Butt out: live smoke free to improve your health

May 31 is World No Tobacco Day. The focus this year is on tobacco and lung health, and increasing awareness of the negative affects tobacco has, including an increased risk for cancer and chronic lung disease. Most people know smoking is bad for you, but just how bad is it? Tobacco use is the single greatest avoidable risk factor for death due to lung cancer, and roughly 80% of lung cancers could be prevented if smoking was eliminated. One hundred Canadians die of a smoking-related illness every day, but despite these warnings, about 5 million Canadians—that’s 16% of us—regularly light up.

There are so many reasons to live smoke free – most of them related to your health, quality of life. And life span. But for many people the physical addiction to nicotine is incredibly difficult to battle. Did you know that some of the benefits of not smoking occur within days of quitting? It is never too late to reap the benefits, and there are many strategies you can use to help you quit smoking for good.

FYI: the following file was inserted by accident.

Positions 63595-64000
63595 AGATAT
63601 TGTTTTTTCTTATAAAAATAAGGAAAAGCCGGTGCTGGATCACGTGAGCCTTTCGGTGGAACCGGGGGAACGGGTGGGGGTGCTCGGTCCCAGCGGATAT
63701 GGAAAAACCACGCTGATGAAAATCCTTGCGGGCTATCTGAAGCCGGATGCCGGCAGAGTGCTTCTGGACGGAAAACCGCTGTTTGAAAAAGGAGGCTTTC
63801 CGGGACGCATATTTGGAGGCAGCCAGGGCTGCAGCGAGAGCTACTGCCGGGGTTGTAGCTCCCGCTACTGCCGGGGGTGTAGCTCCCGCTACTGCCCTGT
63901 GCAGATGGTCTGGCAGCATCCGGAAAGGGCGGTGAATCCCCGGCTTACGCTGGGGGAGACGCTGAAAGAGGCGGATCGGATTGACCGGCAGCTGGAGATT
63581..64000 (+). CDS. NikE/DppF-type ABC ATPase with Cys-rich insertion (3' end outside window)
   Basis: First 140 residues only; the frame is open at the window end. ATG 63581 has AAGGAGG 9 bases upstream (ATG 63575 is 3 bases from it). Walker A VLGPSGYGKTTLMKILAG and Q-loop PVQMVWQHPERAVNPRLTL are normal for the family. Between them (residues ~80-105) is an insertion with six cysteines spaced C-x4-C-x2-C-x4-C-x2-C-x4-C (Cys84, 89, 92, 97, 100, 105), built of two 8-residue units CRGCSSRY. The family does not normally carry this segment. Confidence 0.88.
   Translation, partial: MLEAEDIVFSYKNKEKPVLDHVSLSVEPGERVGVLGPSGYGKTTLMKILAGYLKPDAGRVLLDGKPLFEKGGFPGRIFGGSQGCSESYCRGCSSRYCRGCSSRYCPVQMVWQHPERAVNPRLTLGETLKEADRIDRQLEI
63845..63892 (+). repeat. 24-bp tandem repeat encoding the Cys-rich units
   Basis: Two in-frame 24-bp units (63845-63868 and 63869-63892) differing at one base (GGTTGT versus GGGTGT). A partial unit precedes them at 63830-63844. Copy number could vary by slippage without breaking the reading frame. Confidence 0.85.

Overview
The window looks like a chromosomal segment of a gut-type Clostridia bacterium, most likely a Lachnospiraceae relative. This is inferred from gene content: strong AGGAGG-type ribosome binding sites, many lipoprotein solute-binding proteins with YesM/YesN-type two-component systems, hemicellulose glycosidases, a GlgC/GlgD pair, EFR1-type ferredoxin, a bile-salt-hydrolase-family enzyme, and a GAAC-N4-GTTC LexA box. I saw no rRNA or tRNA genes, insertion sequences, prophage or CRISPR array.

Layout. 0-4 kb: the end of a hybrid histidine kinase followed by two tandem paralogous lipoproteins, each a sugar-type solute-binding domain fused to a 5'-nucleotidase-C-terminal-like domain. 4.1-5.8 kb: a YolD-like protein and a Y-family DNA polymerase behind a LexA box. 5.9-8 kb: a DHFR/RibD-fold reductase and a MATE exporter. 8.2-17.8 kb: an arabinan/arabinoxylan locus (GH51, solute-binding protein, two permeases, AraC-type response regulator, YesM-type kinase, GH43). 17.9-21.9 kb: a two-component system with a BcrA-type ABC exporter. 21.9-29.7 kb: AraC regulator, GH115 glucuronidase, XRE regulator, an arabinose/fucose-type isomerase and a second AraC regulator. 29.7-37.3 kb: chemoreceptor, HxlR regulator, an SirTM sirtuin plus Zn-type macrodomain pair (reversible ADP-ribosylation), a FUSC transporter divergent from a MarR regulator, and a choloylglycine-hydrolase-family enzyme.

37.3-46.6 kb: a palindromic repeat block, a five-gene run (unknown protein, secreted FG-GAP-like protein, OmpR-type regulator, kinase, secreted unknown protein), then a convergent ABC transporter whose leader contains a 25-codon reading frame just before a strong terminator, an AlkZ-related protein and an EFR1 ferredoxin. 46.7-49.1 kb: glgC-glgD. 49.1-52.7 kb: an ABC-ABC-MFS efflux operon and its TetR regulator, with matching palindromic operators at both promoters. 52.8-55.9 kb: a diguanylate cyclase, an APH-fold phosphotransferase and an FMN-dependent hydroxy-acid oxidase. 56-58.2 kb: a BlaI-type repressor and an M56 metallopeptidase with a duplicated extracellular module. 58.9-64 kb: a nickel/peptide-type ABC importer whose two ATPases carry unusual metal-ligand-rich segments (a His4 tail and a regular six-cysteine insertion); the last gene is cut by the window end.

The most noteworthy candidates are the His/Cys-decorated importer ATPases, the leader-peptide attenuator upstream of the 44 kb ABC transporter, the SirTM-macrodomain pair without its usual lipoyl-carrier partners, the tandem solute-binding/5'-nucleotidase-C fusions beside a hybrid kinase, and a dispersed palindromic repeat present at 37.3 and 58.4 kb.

Read our round-up of resources to learn more about the risks involved with tobacco use and ways to stop smoking.

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DISCLAIMER: Many of our Blog Posts were written before the COVID-19 pandemic and thus do not necessarily reflect the latest public health recommendations. While the content of these blogs identify activities that support optimal aging, it is important to defer to the most current public health recommendations such as social distancing and frequent hand washing. Some of the activities suggested within these blogs may need to be modified or avoided altogether to comply with current social distancing recommendations. To view the latest updates from the Public Health Agency of Canada, please visit their website

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